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Should you choose a BFA or a Financial Consent Order?


12.05.20

A Binding Financial Agreement (BFA) after separation and a Financial Consent Order (FCO) are the only ways you can make your property settlement (aka your financial separation agreement) official, legal and binding under the Family Law Act 1975 (Cth).

(For Western Australian couples, the family law legislation in WA is different so this doesn’t quite apply to you).

We often have people say to us that they heard that a BFA is the way to go over a FCO. They’ve either heard this from friends, a lawyer, the bank, their mortgage broker and even the Office of Revenue. Sometimes lawyers will encourage BFAs over FCOs simply because they’ve been taught that it’s the better way to go.

When it comes to the bank, mortgage brokers and the Office of Revenue, our experience is that they’re not too across how the FCO works and so they encourage what they know.

The fact is that there is not hard and fast rule as to whether a BFA or a FCO is the way to go.

BFAs can be better in circumstances where:

💭 You and your partner have an agreement about your property settlement (aka financial separation agreement), as well as maintenance (what the Americans term ‘alimony’)—whether that be that some be paid or not.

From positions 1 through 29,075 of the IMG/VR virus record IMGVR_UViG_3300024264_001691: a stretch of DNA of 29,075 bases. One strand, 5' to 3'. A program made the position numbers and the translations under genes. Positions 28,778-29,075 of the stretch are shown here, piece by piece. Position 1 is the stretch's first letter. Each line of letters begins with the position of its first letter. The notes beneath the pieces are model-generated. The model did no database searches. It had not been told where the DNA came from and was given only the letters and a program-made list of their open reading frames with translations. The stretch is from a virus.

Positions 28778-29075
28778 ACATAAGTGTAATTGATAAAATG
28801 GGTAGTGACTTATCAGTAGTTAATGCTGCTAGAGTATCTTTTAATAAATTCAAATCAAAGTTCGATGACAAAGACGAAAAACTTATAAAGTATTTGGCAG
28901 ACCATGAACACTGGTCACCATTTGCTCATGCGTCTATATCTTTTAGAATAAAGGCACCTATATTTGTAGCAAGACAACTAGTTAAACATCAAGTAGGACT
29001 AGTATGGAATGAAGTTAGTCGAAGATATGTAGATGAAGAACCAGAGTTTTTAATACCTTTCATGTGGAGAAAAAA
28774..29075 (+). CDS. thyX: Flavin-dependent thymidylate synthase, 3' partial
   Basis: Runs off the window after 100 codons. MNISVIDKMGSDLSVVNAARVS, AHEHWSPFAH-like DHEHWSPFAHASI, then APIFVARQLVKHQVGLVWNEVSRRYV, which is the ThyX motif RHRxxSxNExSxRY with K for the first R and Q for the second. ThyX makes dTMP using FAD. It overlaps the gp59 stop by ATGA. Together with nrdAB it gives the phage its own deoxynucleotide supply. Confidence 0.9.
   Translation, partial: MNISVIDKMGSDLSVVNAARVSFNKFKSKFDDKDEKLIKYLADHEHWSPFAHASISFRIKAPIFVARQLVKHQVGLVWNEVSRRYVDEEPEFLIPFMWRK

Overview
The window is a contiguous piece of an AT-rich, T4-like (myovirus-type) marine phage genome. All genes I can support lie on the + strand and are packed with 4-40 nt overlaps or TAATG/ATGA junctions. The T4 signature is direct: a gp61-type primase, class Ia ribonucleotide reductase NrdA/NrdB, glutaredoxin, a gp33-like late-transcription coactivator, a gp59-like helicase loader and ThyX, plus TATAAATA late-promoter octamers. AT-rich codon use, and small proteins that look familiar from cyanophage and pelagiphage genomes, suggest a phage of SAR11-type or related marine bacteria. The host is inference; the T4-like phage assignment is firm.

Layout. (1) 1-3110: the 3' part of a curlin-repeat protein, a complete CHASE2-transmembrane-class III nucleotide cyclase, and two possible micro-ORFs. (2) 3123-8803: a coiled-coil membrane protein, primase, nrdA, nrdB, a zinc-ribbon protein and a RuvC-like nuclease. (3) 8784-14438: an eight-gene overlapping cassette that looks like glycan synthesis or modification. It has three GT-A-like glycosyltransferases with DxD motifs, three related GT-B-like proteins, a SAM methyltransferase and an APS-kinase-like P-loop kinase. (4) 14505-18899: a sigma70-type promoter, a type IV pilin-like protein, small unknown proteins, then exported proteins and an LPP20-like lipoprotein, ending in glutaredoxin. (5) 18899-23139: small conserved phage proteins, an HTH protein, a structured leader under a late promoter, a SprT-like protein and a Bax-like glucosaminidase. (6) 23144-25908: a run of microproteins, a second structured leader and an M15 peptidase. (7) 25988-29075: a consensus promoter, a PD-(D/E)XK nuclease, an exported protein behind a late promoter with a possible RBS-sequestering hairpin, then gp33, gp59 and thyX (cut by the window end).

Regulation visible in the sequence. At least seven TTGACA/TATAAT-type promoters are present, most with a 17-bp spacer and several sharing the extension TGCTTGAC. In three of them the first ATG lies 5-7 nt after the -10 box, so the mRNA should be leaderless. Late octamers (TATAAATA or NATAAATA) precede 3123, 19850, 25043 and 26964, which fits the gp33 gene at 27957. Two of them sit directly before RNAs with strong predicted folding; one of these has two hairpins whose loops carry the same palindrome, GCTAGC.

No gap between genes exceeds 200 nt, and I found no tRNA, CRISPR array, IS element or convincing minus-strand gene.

💭 The agreement is outside of the range of what the law says is likely to be a fair split (aka just and equitable), which may mean that if you wanted to have a FCO there is the risk of the agreement being knocked back by the Court because it’s “unfair” in the eyes of the law.

💭 There are complexities to the agreement—whether because you and your partner have come up with some creative out of the box ideas about how you’ll divide property or simply if the pie (ie. all of the assets, debts and superannuation) is tricky and complex.

From our experience, FCOs are generally the better way to go.

Why? Because:

✅ The paperwork can be prepared relatively quickly

✅ Legal advice isn’t required (although always encouraged)

✅ Because legal advice is optional, you aren’t required to engage a lawyer to act for you, which can mean that you save yourself money, not to mention keeping  your separation relationship on track and on good terms.

How long?

We often find that timeliness is an important goal for couples when it comes to sorting out their financial split. The last thing they want is to have their agreement and the paperwork being dragged out for months and months on end.

From our experience and having regard to a typical family lawyer’s workload, even if your property settlement and maintenance agreement is relatively simple and straight forward, you can expect that for a BFA, it’ll take a minimum of three months for the paperwork to be all prepared, finalised, advice given and signed. Remember, that you both have to have legal advice too so there is the additional cost.

For the couples who we work with and we prepare FCOs, they’re typically signing their agreement paperwork within four weeks. It the normally takes between 2-5 weeks for the Court to approve the agreement.

The above information is general. You should always make your own enquiries as to what’s going to best suit you and your needs and circumstances.